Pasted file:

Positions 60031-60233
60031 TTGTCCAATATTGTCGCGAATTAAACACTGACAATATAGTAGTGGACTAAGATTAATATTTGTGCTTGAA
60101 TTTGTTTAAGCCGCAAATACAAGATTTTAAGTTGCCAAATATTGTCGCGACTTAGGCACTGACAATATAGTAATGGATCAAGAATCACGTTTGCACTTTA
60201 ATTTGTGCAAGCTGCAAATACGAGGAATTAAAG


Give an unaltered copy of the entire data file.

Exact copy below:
Positions 60031-60233
60031 TTGTCCAATATTGTCGCGAATTAAACACTGACAATATAGTAGTGGACTAAGATTAATATTTGTGCTTGAA
60101 TTTGTTTAAGCCGCAAATACAAGATTTTAAGTTGCCAAATATTGTCGCGACTTAGGCACTGACAATATAGTAATGGATCAAGAATCACGTTTGCACTTTA
60201 ATTTGTGCAAGCTGCAAATACGAGGAATTAAAG